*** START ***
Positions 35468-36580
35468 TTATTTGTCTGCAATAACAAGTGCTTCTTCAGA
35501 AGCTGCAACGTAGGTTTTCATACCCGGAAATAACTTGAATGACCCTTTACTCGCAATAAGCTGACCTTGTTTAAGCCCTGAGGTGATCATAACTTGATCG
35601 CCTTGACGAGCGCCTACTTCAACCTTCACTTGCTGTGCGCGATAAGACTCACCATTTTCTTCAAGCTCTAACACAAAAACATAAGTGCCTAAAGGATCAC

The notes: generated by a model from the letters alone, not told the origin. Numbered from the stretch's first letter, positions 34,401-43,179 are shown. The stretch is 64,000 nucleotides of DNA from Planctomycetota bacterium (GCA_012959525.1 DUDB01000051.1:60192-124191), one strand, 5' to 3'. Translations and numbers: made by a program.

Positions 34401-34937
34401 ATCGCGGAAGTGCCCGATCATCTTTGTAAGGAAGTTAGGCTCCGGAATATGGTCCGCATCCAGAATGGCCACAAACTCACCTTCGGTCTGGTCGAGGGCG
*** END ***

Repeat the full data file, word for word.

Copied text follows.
Positions 35468-36580
35468 TTATTTGTCTGCAATAACAAGTGCTTCTTCAGA
35501 AGCTGCAACGTAGGTTTTCATACCCGGAAATAACTTGAATGACCCTTTACTCGCAATAAGCTGACCTTGTTTAAGCCCTGAGGTGATCATAACTTGATCG
35601 CCTTGACGAGCGCCTACTTCAACCTTCACTTGCTGTGCGCGATAAGACTCACCATTTTCTTCAAGCTCTAACACAAAAACATAAGTGCCTAAAGGATCAC

The notes: generated by a model from the letters alone, not told the origin. Numbered from the stretch's first letter, positions 34,401-43,179 are shown. The stretch is 64,000 nucleotides of DNA from Planctomycetota bacterium (GCA_012959525.1 DUDB01000051.1:60192-124191), one strand, 5' to 3'. Translations and numbers: made by a program.

Positions 34401-34937
34401 ATCGCGGAAGTGCCCGATCATCTTTGTAAGGAAGTTAGGCTCCGGAATATGGTCCGCATCCAGAATGGCCACAAACTCACCTTCGGTCTGGTCGAGGGCG